3. Like many or all users nowadays, I have too many passwords to remember, since I don't use the same password between services. I was looking for a service to securely store my passwords, and I have read in many sites about LastPass. I'm testing this service right now and it's awesome, really good, but, I can't help thinking how and where my passwords are being stored, who can access them, are the service/servers secure against attacks, if the service goes offline for maintenance or problems, how can I login in my accounts? And many others questions... So, I'm here to listen a word from you guys, services/tools like LastPass, KeePass, 1Password worth it?
  4. LastPass increased the price of the Premium plan of its password management service in February 2019; this time to $3 per month for a Premium plan, an increase by $1 per month. LastPass is the maker of a popular password management service. Free and paid versions of LastPass are available, and Home users may upgrade accounts to a Premium or Family plans. The Premium version adds features such as encrypted file storage, emergency access, advanced multi-factor authentication options, and priority tech support to the feature set. LastPass enabled mobile access for free accounts in 2015, and removed the free account limitation that restricted sync operations to device classes (e.g. PC to PC, but not PC to mobile). Families support up to six users as opposed to the single user that a Premium license supports. It furthermore includes access to a family manager dashboard and unlimited shared folders. LastPass Premium's price is $3 per month if paid annually as of February 2019. LastPass increased the price from $2 per month to $3 per month in February for existing and new users; this is the second premium price increase after the increase from $1 per month to $2 per month in 2017. Both increases came after LogMeIn's acquisition of LastPass in late 2015. The new price took effect for new customers on February 7, 2019. Existing customers have to pay the new price when they renew the plan. LastPass sends out reminders 30-days before the expiration of a plan to notify users about the upcoming renewal. Price comparison An increase from $1 to $3 per month in two years is certainly something that does not look too good on paper. Compared to other premium password manager offerings, it is not too expensive, however. Dashlane charges $5 per month for Dashlane Premium, 1Password $2.99 per month (and $4.99 for Families), Enpass asks for one-time payments for individual platforms ($11.99 per platform), and BitWarden charges $1 per month for its Family plan (there is no Premium plan). KeePass, which I use, is available for free. LastPass' price matches that of the competition for the most part. Enpass' decision to charge users a one-time fee deserves commendation in a world in which most companies move to subscription-based services. Closing Words The LastPass Families price remained as it was; it costs just $1 more per month and gives customers access to five additional Premium accounts. The price increase moves LastPass' premium offering in line with its competition. Source: LastPass increases price of Premium plan again (gHacks - Martin Brinkmann)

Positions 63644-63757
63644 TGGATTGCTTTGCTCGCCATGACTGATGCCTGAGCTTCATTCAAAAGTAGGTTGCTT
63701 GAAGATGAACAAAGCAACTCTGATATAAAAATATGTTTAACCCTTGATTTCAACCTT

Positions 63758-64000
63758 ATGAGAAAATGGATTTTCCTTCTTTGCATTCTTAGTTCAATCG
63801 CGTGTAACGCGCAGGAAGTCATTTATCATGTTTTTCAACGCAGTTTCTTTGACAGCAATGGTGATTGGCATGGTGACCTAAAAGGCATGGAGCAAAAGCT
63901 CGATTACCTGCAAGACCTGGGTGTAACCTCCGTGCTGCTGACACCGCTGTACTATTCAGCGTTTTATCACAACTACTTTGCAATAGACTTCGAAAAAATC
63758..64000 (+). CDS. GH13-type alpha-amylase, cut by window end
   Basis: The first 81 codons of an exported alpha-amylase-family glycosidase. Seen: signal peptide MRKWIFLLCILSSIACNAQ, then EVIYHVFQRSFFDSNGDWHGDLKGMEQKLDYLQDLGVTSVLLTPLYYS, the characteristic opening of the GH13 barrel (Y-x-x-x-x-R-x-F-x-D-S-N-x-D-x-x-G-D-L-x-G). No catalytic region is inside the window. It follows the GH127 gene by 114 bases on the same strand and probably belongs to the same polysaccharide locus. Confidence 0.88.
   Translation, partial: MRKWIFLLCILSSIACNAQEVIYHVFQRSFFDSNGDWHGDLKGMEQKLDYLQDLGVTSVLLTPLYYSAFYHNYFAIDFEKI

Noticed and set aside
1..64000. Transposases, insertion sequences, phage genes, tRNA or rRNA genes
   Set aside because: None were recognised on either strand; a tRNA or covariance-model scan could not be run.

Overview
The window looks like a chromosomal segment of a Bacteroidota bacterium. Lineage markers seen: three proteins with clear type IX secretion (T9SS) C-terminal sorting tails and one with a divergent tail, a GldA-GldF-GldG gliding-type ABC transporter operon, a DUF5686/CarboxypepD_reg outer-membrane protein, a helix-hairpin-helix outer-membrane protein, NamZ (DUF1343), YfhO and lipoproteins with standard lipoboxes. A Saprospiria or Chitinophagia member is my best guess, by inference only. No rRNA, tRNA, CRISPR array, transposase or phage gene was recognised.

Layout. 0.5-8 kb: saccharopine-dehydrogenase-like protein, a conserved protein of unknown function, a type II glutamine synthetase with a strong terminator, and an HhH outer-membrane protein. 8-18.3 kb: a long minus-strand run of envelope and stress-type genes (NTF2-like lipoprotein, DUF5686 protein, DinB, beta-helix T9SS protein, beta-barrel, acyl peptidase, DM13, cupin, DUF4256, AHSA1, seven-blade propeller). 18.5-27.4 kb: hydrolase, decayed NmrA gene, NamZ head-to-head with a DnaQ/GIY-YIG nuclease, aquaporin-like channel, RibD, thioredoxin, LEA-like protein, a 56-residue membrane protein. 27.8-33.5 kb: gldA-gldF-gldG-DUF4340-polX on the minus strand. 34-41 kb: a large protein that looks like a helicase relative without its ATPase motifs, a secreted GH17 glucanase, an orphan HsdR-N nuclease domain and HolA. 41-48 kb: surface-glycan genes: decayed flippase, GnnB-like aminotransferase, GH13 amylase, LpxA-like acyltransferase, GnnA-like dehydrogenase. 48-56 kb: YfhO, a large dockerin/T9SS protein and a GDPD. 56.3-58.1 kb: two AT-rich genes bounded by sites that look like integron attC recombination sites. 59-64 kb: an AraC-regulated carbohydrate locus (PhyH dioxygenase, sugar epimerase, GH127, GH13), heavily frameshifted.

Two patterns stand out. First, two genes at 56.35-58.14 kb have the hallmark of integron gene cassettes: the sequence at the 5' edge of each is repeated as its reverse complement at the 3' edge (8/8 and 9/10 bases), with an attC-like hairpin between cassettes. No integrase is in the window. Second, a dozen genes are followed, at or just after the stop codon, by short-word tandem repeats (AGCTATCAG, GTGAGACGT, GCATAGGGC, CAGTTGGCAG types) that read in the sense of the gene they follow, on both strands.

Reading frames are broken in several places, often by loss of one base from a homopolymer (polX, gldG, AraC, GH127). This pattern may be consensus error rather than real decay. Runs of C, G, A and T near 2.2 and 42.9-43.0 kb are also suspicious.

5. LastPass has released a fix last week. Vulnerability details are now public. Users advised to update. Password manager LastPass has released an update last week to fix a security bug that exposes credentials entered on a previously visited site. The bug was discovered last month by Tavis Ormandy, a security researcher with Project Zero, Google's elite security and bug-hunting team. Fix available LastPass, believed to be the most popular password manager app today, fixed the reported issue in version 4.33.0, released last week, on September 12. If users have not enabled an auto-update mechanism for their LastPass browser extensions or mobile apps, they're advised to perform a manual update as soon as possible. This is because yesterday, Ormandy published details about the security flaw he found. The security researcher's bug report walks an attacker through the steps necessary to reproduce the bug. Since the bug relies on executing malicious JavaScript code alone, with no other user interaction, the bug is considered dangerous and potentially exploitable. Attackers could lure users on malicious pages and exploit the vulnerability to extract the credentials entered on previously-visited sites. According to Ormandy, this isn't as hard as it sounds, as an attacker could easily disguise a malicious link behind a Google Translate URL, trick users into visiting the link, and then extract credentials from a previously visited site. "I think it's fair to call this 'High' severity, even if it won't work for *all* URLs," Ormandy said. Since the vulnerability was discovered and then privately reported by Google, there's no reason to believe the bug has been exploited in the wild. A LastPass spokesperson did not return a request for comment. Don't abandon password managers because of a fixable bug Like any other applications, password managers are sometimes vulnerable to bugs, which are in all cases eventually fixed. Despite this vulnerability, users are still advised to rely on a password manager whenever they can. Using a password manager is many times better than leaving passwords stored inside a browser, from where they can be easily extracted by forensic tools and malware. LastPass' efficiency in keeping passwords away from prying eyes was proven this summer when the company couldn't answer legal demands from the US Drug Enforcement Administration (DEA). The company was told by cops to hand over information on a user, such as passwords and home address, but the company couldn't comply with the order because the data was encrypted and they couldn't access it. Source